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David Kirchhoff by Anthony Jenkins (Anthony Jenkins/The Globe and Mail)
David Kirchhoff by Anthony Jenkins (Anthony Jenkins/The Globe and Mail)


David Kirchhoff: The real skinny on Weight Watchers Add to ...

Still, the company itself needs to change, too, evolving its focus on marketing from consumers into targeting companies and governments. “It’s about data reporting, it’s about account management, it’s about knowing how to create products that will plug in nicely into insurance plans,” he says. That means learning how to work with federal agencies like the U.S. Centers for Medicare and Medicaid Services (CMS).

“I mean, three years ago, I couldn’t even spell CMS,” he says, then laughs. “Sorry, bad joke.”




45 years old

Lives in Darien, Conn.

Wife (and “my muse”): Sandee

Two daughters: Harley, 14, and Lila, 12


President and CEO, Weight Watchers International, 2006-present

CEO, WeightWatchers.com, 2004-present

SVP and CFO, Primedia Inc.’s Enthusiast Media Group, 2003-2004

WeightWatchers.com 2000-2003

Director of corporate strategy and development, PepsiCo Inc., 1999-2000

Manager and consultant, Boston Consulting Group


BSc, Biomedical and Electrical Engineering Duke University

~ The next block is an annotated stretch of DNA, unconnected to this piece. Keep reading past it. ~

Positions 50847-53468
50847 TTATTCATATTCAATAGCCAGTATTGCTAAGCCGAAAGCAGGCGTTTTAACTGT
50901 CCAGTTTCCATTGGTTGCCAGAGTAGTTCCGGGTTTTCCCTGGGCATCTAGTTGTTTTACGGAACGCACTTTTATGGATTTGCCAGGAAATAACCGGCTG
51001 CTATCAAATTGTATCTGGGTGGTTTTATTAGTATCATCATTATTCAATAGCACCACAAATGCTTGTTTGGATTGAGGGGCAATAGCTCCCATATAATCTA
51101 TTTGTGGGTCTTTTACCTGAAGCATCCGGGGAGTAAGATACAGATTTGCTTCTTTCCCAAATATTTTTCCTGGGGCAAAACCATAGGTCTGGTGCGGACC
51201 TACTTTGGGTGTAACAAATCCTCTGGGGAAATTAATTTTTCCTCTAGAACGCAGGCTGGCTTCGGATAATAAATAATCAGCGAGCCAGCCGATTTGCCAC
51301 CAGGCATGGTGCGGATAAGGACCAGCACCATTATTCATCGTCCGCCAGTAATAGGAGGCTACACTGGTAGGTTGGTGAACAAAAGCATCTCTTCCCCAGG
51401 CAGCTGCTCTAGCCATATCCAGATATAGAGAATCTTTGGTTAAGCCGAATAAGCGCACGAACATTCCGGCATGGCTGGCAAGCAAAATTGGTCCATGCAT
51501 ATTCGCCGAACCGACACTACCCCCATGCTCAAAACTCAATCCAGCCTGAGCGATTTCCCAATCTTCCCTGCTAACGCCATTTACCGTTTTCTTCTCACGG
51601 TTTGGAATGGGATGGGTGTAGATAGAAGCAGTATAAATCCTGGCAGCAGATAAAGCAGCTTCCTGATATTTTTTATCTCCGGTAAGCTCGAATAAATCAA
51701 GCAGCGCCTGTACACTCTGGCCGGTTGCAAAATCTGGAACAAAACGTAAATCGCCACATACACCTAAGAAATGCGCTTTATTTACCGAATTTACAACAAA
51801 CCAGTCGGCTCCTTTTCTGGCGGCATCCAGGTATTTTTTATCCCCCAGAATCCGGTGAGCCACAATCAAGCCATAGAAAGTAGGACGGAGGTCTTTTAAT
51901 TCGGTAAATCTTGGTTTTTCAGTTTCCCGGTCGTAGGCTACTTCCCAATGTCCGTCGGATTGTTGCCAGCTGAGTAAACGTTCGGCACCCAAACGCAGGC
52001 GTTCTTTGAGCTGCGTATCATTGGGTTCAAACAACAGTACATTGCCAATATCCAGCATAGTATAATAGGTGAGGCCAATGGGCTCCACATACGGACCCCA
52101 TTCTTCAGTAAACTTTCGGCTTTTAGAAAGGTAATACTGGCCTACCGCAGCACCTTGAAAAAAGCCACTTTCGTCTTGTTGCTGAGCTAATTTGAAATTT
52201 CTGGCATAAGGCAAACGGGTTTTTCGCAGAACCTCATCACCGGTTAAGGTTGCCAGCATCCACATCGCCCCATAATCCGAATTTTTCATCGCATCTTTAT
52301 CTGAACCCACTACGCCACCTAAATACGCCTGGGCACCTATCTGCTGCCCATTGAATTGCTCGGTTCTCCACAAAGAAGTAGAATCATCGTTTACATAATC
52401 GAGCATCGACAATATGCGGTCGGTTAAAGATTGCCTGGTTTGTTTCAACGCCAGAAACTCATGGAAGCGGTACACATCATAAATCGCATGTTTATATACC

MBA, University of Chicago

Tasty quotes

“To this day, my palms sweat when I see brand-name food.”

“My freshman year, I majored in smorgasbord.”

“I now treat ice cream a little bit the way ex-smokers treat cigarettes: with close to zero tolerance.”

Weak spot

“I don’t do To-Do Lists. I can’t. I wish I did. I think it’s probably bad that someone made me CEO of a company, because don’t do To-Do Lists and I think I’m the only one … I’ve got an awesome assistant who helps me create days, and then I just kind of follow the flow.”



When David Kirchhoff and a handful of employees launched WeightWatchers.com in 2000, the company was ridiculed for its hubristic belief that it could charge for access to content on the Internet.

“Our feeling was, if this online product actually helps people lose weight, they will see value in it, and they’ll be happy to pay for it,” he explains. “If it doesn’t help them lose weight, and they don’t see value in it, they won’t pay for it and we should be doing something else. What we could never understand was, why would that be advertiser-supported? Why would you ask an advertiser to pay for your weight-management intervention?”

Their conviction was rewarded, as the website proved such a success that it was one of the models studied by The New York Times when that paper set out to develop the metered access system for its website and mobile offerings. And now, the paid Weight Watchers mobile app is bundled as part of clients’ memberships.

“I’m glad we did it when we did, because we didn’t have to retrain the consumer to get used to the idea of paying for stuff,” he says. “But honestly, I worry. I mean if you give someone a free weight-loss tool, to me that’s something you use for a couple of weeks and get bored. Because if it’s free, what does that say about the value of it?”

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